Postby finley » 03 Mar 2016, 12:43

ha ... I just went back and had a look at the original post. Can't even follow my own links. :doh:
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Re: Theism/atheism debates

Postby Mucha Man » 03 Mar 2016, 12:45

finley wrote:ha ... I just went back and had a look at the original post. Can't even follow my own links. :doh:


Plus you never check your pm inbox. :wink:
“Everywhere else in the world is also really old” said Prof. Liu, a renowned historian at Beijing University. “We always learn that China has 5000 years of cultural heritage, and that therefore we are very special. It appears that other places also have some of this heritage stuff. And are also old. Like, really old.”

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Re: Theism/atheism debates

Postby triceratopses » 04 Mar 2016, 00:34

Tempo Gain wrote:It doesn't matter. Scientists don't agree on these highly theoretical questions. Dennett who you have brought up repeatedly is a philosopher for crying out loud. You have no grounds to even try to tell me what I have to believe with regards to the subject. Again, this is a pathetic way to try to demonstrate the value of a position.


Last time I'm saying it. If you don't know that the standard view of 99% of scientists is scientific materialism, meaning that mind is an emergent property of the brain, meaning that mind as an actual subject experience (qualia) is 100% an unequivocal illusion, then you just don't know what you're talking about. I'm sorry, keep studying, you will eventually run into this extremely standard non-controversial obvious point.

I throw out names like Dennett Searle the Churchlands etc because they are leading authorities on this subject matter. If you want to have a rational discussion on this topic yet contradict and belittle them you are on shaky ground. And stop repeating this notion that "scientists don't agree on these highly theoretical questions". It has been the standard view for a long time. There is NOT EVEN SLIGHT CONTROVERSY THAT MIND IS AN ILLUSION. And there is no point bringing in quantum physics to back up your claim. Try to find a neuroscientist that does not assert mind as an emergent property. That would actually mean something.

The only one is Chalmers and everyone ridicules him.



The mind is entirely the brain, and we are able to use that mind to make moral judgments. Simple. Everything you've introduced to refute that is besides the point, entirely.


OK lets see if that's true. Does making a moral judgement depend on actual subject experience, or is subject experience merely an illusion?

Talk to anyone majoring in neuroscience, they will all give the same answer. What's your answer? And how do you think they will answer it?


MikeN wrote:This can be duplicated under controlled conditions?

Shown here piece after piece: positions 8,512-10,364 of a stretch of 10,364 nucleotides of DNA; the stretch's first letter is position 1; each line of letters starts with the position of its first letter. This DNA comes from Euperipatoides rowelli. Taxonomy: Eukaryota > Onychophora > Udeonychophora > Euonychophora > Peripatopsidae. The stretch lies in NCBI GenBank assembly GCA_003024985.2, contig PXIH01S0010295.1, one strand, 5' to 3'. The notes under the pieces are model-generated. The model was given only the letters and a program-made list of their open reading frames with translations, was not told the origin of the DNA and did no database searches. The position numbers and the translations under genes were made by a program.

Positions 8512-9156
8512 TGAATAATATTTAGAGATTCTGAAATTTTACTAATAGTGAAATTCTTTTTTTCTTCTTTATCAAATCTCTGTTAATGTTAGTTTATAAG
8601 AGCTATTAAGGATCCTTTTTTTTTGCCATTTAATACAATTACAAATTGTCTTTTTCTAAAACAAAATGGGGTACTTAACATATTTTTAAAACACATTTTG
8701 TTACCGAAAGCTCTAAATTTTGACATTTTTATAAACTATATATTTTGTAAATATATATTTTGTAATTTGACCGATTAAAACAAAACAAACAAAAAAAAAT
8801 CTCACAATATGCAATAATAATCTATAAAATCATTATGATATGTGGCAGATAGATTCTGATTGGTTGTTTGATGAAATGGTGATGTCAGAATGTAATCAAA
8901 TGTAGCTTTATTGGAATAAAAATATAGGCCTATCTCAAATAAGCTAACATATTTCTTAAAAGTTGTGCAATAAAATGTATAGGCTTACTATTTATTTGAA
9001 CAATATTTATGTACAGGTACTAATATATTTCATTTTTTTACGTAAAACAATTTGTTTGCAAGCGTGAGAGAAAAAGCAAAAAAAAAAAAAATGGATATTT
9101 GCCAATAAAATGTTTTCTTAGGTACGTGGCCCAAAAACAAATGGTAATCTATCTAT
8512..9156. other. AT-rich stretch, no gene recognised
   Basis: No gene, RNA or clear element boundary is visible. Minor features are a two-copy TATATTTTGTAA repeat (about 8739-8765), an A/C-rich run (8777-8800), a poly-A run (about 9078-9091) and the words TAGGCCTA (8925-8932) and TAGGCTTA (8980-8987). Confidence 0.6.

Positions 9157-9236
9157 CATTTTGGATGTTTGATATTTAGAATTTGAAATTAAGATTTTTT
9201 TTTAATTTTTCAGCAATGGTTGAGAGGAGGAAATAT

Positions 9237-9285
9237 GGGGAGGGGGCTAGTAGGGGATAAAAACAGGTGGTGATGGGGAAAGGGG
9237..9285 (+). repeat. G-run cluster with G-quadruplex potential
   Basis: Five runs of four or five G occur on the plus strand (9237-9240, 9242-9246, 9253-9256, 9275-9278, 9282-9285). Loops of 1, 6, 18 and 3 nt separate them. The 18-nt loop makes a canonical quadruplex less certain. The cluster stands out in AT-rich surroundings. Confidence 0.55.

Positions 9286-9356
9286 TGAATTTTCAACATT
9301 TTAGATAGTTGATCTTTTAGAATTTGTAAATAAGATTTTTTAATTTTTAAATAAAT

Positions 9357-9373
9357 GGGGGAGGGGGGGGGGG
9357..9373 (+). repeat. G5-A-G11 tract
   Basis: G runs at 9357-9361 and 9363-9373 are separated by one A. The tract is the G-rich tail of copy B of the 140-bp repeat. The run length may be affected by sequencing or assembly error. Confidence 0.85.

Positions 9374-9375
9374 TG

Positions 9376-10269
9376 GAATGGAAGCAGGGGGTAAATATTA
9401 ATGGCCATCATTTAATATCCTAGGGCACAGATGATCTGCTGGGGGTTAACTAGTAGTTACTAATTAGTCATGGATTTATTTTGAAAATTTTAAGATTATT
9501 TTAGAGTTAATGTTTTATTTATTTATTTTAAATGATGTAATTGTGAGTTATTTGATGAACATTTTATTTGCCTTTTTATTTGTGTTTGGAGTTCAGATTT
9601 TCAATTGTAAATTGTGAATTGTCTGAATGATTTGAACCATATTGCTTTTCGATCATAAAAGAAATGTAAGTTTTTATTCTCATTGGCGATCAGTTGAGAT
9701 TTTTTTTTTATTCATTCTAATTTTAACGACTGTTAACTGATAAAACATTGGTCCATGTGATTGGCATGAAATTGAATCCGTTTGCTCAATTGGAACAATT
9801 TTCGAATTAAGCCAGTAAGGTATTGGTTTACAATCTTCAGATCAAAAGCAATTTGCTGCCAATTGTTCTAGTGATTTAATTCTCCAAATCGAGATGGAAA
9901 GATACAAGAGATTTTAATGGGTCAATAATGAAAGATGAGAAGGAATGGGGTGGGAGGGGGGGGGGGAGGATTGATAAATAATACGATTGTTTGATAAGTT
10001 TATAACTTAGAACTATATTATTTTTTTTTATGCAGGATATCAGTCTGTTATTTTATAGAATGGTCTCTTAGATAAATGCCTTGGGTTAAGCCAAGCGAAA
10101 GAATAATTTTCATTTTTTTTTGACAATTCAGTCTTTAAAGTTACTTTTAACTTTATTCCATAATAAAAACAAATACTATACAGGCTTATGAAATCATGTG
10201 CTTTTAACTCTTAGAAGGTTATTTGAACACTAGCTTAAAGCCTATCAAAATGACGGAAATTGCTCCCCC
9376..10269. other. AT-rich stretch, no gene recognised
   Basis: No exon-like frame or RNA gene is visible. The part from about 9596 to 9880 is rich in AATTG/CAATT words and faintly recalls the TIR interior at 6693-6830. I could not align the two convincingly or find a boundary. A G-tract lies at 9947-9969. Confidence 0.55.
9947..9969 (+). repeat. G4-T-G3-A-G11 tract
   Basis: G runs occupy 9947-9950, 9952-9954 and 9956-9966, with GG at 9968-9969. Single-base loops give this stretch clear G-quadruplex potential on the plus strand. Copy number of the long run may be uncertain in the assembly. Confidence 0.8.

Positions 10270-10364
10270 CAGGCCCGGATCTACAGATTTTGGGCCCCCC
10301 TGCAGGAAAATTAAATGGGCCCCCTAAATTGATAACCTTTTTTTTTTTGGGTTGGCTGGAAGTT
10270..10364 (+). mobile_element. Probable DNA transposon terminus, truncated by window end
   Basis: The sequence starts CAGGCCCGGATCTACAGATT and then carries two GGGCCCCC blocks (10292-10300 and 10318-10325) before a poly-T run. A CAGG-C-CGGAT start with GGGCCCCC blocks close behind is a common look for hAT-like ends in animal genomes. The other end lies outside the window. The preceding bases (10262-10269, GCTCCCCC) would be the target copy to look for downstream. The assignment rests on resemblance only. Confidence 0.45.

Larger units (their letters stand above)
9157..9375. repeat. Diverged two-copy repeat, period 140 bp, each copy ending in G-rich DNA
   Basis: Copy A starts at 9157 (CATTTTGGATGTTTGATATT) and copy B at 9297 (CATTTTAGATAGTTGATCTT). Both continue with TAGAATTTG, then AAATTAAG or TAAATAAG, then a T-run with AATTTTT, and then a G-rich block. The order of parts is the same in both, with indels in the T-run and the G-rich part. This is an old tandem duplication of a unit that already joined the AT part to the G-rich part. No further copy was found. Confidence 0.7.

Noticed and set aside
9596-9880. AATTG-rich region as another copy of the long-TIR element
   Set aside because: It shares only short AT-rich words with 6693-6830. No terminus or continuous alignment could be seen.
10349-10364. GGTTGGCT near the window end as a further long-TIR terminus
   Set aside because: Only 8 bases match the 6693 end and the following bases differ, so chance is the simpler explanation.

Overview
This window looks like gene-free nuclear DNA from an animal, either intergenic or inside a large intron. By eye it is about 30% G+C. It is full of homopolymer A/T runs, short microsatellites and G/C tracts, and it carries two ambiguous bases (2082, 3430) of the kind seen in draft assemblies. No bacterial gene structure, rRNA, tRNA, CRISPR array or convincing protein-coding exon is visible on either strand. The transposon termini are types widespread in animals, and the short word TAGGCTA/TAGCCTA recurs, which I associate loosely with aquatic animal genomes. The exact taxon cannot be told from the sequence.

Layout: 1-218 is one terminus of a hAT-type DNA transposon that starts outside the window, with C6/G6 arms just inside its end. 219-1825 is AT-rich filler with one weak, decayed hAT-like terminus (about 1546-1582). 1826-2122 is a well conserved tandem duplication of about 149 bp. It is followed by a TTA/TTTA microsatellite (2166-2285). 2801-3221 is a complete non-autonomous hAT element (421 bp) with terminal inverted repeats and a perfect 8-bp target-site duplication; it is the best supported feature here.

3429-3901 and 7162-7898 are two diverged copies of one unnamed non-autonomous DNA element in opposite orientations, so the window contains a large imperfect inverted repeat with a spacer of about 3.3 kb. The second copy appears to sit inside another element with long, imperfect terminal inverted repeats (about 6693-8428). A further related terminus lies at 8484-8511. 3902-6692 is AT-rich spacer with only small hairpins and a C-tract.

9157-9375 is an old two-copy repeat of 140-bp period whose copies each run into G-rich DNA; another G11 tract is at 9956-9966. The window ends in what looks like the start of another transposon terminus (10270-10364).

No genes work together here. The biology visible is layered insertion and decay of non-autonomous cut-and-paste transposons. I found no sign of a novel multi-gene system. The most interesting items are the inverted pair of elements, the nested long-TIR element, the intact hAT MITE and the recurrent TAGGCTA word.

1 week in absorption is a relatively simple attainment. Being able to remain on your chosen object through the use of concentration to the point that your flesh burning does not interrupt you is still yet a lower level of concentration. So if that vietnamese monk could remain on his object while burning, how in the f*** is a "skeptic" going to harm anything in any way.
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Re: Theism/atheism debates

Postby Tempo Gain » 04 Mar 2016, 02:50

triceratopses wrote:Last time I'm saying it. If you don't know that the standard view of 99% of scientists is scientific materialism, meaning that mind is an emergent property of the brain, meaning that mind as an actual subject experience (qualia) is 100% an unequivocal illusion, then you just don't know what you're talking about. I'm sorry, keep studying, you will eventually run into this extremely standard non-controversial obvious point.


Is that a promise? Anyway, errr yes, so what?

Early on you said:

Therefore there is ZERO distinction between well-being, ripping all the skin off the faces of young children for fun, and living and dying, outside of pointing to each and saying "in this case the particles are moving this way, and in this case the particles are moving that way".


Essentially, this is my point: this does not follow from your statement above.

I throw out names like Dennett Searle the Churchlands etc because they are leading authorities on this subject matter. If you want to have a rational discussion on this topic yet contradict and belittle them you are on shaky ground. And stop repeating this notion that "scientists don't agree on these highly theoretical questions". It has been the standard view for a long time. There is NOT EVEN SLIGHT CONTROVERSY THAT MIND IS AN ILLUSION. And there is no point bringing in quantum physics to back up your claim. Try to find a neuroscientist that does not assert mind as an emergent property. That would actually mean something.


In another post, you said:

Our current actions were determined and set in motion 3/10000000 of a second after the big bang.


I have pointed out that there is dispute about this statement--which has nothing to do with what you state in the topmost quote--among scientists, and that it is a highly theoretical question with little application to our daily reality, even if true. You're going back and forth among these wildly different concepts. Trying to talk to you about this is like watching a tennis match. I only made the last mention of Dennett (who indeed has a great many interesting things to say) because as a philosopher he would not seem to be qualified to comment authoritatively on that question.

OK lets see if that's true. Does making a moral judgement depend on actual subject experience, or is subject experience merely an illusion?

Talk to anyone majoring in neuroscience, they will all give the same answer. What's your answer? And how do you think they will answer it?


It doesn't matter. We are in fact capable of making moral judgments, which is all I said. Are you denying that we are capable of making moral judgments?